Reaching out to those in need
Caring organizations giving something extra for the holiday
Rex Robinson | 11/26/2013, 5:28 p.m.
As families gather around the table to enjoy the Thanksgiving feast, many others are struggling with financial hardships and some have neither a home nor a family to share the holiday with.
Fortunately, there are organizations with safety nets at the ready to catch those who have fallen through a crack. From the Morning Star Mission to other smaller faith-based groups and the various school districts and municipalities, non-profit organizations and taxing bodies alike from throughout the region provide everything from shelter to food baskets and gifts of clothing and toys during the holiday season. Some provide food, clothing and even shelter, not only during the holidays, but throughout the year.
Massive volunteer effort
Volunteers from throughout the area earlier this week and last week scrambled to get food baskets ready to ensure everyone could enjoy a Thanksgiving dinner.
“We are so thankful for the community support. Our programs couldn’t run without them,” said Chrissy Brown, director of development for the Joliet-based MorningStar Mission.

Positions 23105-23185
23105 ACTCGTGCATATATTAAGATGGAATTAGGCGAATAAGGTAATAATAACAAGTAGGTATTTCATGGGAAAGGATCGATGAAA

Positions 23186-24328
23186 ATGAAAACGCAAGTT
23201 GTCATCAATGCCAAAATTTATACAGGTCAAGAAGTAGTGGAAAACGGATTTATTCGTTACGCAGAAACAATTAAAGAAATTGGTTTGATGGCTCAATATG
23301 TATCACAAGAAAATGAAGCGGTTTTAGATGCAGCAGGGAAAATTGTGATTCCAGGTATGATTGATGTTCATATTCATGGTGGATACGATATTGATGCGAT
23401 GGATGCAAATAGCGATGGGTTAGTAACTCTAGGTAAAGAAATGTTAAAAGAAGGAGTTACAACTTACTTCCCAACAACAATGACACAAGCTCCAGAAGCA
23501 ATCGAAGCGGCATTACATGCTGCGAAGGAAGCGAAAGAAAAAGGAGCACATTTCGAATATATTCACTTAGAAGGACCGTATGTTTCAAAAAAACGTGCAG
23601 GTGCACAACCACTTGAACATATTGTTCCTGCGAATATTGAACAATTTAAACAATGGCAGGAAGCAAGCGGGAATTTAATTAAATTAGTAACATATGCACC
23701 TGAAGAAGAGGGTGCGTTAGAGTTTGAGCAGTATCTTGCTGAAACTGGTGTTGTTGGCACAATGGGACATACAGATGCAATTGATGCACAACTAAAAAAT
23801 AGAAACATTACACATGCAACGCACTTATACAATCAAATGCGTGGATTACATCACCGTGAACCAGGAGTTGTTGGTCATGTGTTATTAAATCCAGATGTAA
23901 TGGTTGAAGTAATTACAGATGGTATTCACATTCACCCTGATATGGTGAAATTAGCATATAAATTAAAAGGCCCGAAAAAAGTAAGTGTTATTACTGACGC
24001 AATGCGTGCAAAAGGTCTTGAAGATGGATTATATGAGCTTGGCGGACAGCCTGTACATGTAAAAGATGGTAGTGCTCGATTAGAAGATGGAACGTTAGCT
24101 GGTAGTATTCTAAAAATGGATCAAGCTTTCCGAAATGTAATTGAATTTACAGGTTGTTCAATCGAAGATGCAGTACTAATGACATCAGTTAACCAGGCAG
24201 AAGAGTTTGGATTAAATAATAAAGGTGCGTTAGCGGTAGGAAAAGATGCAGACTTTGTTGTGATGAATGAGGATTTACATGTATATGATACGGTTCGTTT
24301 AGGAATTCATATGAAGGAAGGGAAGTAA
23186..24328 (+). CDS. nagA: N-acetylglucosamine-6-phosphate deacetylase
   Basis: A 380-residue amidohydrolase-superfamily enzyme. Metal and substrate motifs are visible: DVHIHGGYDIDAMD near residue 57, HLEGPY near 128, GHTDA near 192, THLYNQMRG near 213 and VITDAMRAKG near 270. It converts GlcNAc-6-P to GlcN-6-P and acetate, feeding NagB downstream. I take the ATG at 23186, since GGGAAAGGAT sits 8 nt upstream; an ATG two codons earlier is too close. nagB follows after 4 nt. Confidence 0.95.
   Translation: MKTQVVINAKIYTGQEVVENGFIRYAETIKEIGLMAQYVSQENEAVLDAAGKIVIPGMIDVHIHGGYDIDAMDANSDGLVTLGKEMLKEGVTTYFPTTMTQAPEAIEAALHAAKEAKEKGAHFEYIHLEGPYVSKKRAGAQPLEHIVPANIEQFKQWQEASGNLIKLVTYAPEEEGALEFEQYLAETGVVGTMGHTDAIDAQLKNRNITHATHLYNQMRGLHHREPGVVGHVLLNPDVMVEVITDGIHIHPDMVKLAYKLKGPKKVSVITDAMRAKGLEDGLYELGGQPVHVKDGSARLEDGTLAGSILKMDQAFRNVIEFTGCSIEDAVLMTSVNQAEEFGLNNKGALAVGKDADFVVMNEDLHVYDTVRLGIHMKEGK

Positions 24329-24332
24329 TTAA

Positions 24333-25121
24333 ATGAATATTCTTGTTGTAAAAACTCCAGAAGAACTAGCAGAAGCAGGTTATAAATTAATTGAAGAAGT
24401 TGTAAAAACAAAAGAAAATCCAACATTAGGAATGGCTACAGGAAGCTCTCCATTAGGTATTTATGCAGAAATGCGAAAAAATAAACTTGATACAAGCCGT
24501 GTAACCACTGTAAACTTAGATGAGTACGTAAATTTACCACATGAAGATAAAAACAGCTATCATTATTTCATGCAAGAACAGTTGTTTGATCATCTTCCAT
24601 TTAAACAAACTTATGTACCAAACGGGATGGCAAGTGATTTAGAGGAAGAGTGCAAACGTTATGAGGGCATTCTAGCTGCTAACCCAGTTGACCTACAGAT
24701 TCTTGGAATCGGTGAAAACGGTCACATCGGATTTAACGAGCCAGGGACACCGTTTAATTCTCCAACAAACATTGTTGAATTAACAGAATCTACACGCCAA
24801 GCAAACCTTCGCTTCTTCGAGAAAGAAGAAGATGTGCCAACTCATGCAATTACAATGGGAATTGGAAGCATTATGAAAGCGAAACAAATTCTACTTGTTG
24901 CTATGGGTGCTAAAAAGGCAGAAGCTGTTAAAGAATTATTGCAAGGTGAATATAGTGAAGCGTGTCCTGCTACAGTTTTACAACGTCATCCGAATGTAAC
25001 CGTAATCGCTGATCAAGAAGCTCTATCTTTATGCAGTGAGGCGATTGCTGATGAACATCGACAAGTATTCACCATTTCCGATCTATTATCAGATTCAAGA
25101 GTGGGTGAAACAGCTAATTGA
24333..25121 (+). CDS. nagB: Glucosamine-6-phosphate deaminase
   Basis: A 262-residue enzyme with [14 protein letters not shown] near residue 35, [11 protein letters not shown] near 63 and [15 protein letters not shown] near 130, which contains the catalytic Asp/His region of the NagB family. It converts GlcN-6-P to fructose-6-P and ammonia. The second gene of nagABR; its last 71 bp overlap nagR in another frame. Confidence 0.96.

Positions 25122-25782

MorningStar doled out food baskets with turkeys and all the fixin’s to families facing financial struggles from many different communities, including Joliet, New Lenox, Plainfield, Shorewood, Romeoville, Bolingbrook, Lockport, Crest Hill and others, Brown said.
“We want to make sure people can have a wonderful Thanksgiving in their homes,” she said.
The baskets will be enough to serve 1,800 people Thanksgiving dinner, according to Brown.
“One trend we’ve seen this year is the number of people within each family. We had 20 families with 13 people or more living in the home,” Brown said.
It takes the work of about 800 volunteers to get meals to all the families and individuals for Thanksgiving, she said. The food items really start pouring in during the final days leading up to Thanksgiving. The Joliet Fire Department on Monday, for example, dropped off enough food to fill up more than a few pallets. The food was collected as part of a combined food drive by the fire department and the office of state Rep. Natalie Manley (D-Joliet). From churches and corporations to area school districts, many organizations donate food to the pantry to help with the massive effort.
“We get a ton of community support from all over Joliet and the surrounding communities,” Brown said.
Meals, shelter and more…
The MorningStar Mission, 350 E. Washington St., also is expected to provide Thanksgiving dinners to about 200 homeless individuals at its Café as well as to those who stay at the shelter. The mission has a men’s shelter, a sober living program and a Women and Family Center with 72 beds.
Barbara Collins, director of the center, said there are currently about 46 families living at the center.
“I think we see more families around Thanksgiving and Christmas, especially when it gets colder,” Collins said.
Mary White, Drop-in Center Coordinator at the Mission, said despite the struggles she sees people going through on a regular basis at MorningStar, people still have hope and many rise above their troubles and find ways to be happy during the holidays.